The internet is full of pictures of people with beautiful glowing gorgeous planetary nebulae painted on their bodies which attests to their public appeal. Their complex morphology has long been a fascination to many people, in particular astronomers. Using the early telescopes with poor optical quality, they were likened to the outer planets, Uranus and Neptune, hence their name, even though they have no relation at all to planets. As candidates for research, they make interesting laboratories with conditions that would be impossible to replicate on Earth. Over a star’s lifetime prior to evolving into a planetary nebulae (PNe), stars evolve through different stages known as the main sequence, ranging from red giants to horizontal and asymptomatic branches. The Hertzsprung-Russel diagram demonstrates the star’s evolution stages. Certainly, some stars evolve quickly while others jump some stages depending on their mass. Due to the chemical reaction occurring within, stars change physically. They expand in size then develop layers of material on the surface. Thereafter the temperature of the core of the star rises, heating the material that has been blown off making it glow. The glowing material is the nebula. Eventually, the core cools down and the size of the star diminishes resulting in a white dwarf, a low-mass star with a dense core.
During their evolutionary stage, PNe are compelling objects to study since a star’s life provides insights that could help with understanding subsequent stages. Likewise, the physics and chemical composition of PNe impart knowledge into other fields of astronomy like galactic, stellar, and interstellar astronomy. Planetary Nebulae are found within old and young galaxies by using mass and brightness measurement. These objects could show the size, structure as well as how far other galaxies are from the Milky Way. The material of the nebula found in new stars reveals similarities to the chemical elements (hydrogen, carbon, iron, etc) that dominate the gas and dust of stars that were formed from PNe.
The shape of Planetary Nebulae is mostly round even though more and more some are found to be intricate in their growth habits. The causes of their shapes have been studied extensively, but only in recent decades has evidence linked their aspherical shapes to the presence of binary stars. According to Kelebogile Gasealahwe whose master’s project was based on developing a quantitative time-series to determine whether these objects have binary central stars, “PNe and binary central stars (CSs) have been the favoured explanation for deviations from spherical symmetry. Finding and characterising the population of binary CSs is therefore important in understanding the physics behind their morphologies” she explained.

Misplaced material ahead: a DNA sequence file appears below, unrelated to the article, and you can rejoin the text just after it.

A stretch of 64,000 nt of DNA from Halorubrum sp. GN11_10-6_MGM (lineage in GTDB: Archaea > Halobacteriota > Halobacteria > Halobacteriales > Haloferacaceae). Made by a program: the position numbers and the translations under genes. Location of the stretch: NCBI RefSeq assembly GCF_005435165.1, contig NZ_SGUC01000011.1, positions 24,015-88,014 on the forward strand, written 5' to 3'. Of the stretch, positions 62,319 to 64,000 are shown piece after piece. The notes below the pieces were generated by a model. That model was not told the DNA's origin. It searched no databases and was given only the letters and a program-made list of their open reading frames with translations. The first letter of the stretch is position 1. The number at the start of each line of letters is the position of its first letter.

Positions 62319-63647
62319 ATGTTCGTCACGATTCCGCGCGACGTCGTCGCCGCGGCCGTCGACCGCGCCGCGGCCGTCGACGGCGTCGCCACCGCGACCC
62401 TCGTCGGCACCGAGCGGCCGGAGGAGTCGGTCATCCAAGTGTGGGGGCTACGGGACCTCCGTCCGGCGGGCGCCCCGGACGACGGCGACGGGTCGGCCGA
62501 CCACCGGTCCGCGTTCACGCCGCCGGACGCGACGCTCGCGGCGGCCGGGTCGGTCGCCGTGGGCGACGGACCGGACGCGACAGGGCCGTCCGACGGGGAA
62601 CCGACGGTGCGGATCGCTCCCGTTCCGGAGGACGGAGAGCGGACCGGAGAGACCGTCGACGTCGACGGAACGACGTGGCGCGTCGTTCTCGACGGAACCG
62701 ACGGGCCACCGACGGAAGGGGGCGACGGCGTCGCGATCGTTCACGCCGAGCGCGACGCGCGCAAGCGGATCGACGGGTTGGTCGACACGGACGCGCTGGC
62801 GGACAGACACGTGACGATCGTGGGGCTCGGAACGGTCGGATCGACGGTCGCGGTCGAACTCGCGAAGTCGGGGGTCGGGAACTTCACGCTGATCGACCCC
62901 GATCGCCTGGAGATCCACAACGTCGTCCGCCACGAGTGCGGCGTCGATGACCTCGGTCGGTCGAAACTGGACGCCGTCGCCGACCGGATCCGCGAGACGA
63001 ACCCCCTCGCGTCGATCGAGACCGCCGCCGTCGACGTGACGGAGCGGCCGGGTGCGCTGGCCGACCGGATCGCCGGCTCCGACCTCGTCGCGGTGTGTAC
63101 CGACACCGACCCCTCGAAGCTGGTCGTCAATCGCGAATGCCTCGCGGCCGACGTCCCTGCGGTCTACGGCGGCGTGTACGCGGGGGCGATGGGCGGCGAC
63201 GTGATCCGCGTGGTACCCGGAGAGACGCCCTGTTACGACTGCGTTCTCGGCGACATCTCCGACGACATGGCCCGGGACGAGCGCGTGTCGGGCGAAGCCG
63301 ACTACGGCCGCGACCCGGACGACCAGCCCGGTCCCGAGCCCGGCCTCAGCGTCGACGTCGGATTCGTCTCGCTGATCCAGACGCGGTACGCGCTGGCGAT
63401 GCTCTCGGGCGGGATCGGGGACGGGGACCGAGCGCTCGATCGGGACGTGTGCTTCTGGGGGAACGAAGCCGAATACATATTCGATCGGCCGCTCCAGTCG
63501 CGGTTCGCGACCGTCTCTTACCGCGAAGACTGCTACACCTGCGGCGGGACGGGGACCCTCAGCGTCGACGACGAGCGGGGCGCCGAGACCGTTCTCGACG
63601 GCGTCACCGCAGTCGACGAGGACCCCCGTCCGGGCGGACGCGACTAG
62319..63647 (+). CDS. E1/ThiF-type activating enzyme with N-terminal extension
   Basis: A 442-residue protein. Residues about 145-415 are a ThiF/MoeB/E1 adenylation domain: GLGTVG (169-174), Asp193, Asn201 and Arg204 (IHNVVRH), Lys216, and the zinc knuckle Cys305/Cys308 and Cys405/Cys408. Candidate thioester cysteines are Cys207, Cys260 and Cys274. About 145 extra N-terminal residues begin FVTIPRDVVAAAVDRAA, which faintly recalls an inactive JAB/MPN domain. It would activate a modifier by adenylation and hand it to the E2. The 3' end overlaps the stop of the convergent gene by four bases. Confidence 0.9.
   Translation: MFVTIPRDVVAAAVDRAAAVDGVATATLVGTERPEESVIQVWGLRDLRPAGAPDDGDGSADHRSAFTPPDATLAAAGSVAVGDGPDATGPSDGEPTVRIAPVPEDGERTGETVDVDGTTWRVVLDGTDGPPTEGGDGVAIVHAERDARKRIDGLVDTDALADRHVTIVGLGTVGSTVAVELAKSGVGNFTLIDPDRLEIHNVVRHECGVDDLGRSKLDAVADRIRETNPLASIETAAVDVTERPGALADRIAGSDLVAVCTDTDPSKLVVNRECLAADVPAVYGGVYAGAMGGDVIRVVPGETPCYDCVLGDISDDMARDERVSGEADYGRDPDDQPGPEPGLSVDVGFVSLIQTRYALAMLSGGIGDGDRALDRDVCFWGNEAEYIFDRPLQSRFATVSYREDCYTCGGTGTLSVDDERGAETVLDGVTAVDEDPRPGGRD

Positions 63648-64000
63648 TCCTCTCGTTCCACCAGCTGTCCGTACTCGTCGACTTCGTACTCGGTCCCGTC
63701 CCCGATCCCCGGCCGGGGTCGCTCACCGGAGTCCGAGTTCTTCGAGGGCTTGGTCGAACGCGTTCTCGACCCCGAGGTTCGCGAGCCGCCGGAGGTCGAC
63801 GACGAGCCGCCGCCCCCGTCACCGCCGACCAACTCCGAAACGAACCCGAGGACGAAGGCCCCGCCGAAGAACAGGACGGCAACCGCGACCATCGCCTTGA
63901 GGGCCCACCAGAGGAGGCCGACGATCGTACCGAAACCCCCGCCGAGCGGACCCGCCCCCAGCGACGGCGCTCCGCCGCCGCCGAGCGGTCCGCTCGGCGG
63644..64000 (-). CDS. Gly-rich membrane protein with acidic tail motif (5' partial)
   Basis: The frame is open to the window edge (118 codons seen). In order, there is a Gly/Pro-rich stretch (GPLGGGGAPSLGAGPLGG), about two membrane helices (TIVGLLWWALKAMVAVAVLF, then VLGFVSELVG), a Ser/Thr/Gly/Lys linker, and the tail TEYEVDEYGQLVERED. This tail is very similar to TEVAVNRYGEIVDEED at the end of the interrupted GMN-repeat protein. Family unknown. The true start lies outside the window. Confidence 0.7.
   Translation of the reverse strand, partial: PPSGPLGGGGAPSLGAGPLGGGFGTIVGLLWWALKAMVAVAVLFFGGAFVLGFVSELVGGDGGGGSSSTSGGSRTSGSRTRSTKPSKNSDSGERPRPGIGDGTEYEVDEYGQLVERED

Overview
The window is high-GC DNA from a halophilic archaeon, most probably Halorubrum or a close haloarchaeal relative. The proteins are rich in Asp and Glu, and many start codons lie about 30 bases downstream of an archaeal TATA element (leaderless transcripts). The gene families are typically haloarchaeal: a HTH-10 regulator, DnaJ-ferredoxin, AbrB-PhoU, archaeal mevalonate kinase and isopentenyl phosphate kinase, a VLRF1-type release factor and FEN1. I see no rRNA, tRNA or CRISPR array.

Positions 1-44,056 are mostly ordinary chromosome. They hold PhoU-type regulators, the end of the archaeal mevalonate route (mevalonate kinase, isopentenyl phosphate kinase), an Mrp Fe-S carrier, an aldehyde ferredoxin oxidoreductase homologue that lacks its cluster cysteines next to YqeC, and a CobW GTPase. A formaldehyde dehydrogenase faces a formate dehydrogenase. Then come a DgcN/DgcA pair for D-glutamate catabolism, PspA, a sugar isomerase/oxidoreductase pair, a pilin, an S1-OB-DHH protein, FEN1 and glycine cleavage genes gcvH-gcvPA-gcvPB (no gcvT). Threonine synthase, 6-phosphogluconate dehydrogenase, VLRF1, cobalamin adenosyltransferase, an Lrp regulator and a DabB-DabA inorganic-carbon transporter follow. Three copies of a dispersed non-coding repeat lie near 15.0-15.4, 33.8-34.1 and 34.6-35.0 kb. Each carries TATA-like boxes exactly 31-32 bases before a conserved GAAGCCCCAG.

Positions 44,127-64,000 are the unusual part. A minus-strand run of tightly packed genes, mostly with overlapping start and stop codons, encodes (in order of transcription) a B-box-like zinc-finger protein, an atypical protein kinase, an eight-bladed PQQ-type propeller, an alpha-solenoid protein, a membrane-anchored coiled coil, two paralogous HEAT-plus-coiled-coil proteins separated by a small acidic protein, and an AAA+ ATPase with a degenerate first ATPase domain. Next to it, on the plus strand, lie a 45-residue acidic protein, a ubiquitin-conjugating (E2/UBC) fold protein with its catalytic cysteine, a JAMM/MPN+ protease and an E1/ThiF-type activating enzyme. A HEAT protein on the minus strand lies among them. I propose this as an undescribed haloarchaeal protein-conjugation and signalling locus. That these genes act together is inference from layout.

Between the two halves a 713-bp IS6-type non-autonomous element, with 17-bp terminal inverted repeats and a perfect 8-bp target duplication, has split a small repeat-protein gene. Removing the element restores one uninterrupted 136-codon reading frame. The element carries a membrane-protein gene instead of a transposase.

Kelebogile Gasealahwe and her supervisors developed a quantitative time-series analysis to determine whether these planetary nebulae have binary central stars then developed constraints for permissible orbital parameters. The focus of this study were Hen3-1333, Hen2-113, and Hen2-47, all with Wolf-Rayet (WR) central stars that often exhibit fast, dense stellar winds. Collectively they exhibit multi-polarity in their young nebulae, Hen3-1333 in particular has a disk and dual-dust chemistry, while the other two have central stars offset from the geometric centre of their nebulae. The objects were chosen because most of these features, mainly multipolar morphologies (growth habits), are not well represented amongst PNe with known binary central stars. Long observing periods help with determining whether there is any variability; as such the data-dense time-series was used to compare data that was collected with the Southern African Large Telescope (SALT) and The Exoplanet Survey Satellite (TESS).
The echelle spectroscopic data was collected inconsistently for ~3 years using the SALT High-Resolution Spectrograph (HRS). The Exoplanet Survey Satellite (TESS) obtained photometric data for the objects. Kelebogile says, “The spectra were taken with the medium resolution mode (R ~ 40000), obtaining between 35 – 60 spectra for each PN. The TESS data had continuous sampling with a 30-minute cadence recorded for an orbit period of 27.4 days. Using cross-correlation and Gaussian line fitting, radial velocity time-series were compared to light curves found from the TESS data. The quantitative variability analysis excluded short orbital period binary systems, indicating if their multiple features are due to binary interactions, the most likely cause is the long orbital period range. If the variability observed is due to a companion.”
The result is not conclusive yet, because of the minimal features seen in the objects. The assumption is that consistent and longer observation periods might yield conclusive results. The high cadence, short-term observations from TESS reveal that if there were any variability due to binaries, then the orbital period would not have been missed.
Now that her masters’ project is finished, Kelebogile has started working on her PhD on binary stars, though using different methods to understand these objects. She says her master’s project taught her spectral and time domain analysis, as well as scientific writing skills, which will be useful in her current project. What she enjoyed most about studying PNe was being able to connect the magnificent features seen in the images of these objects to the physics processes producing them.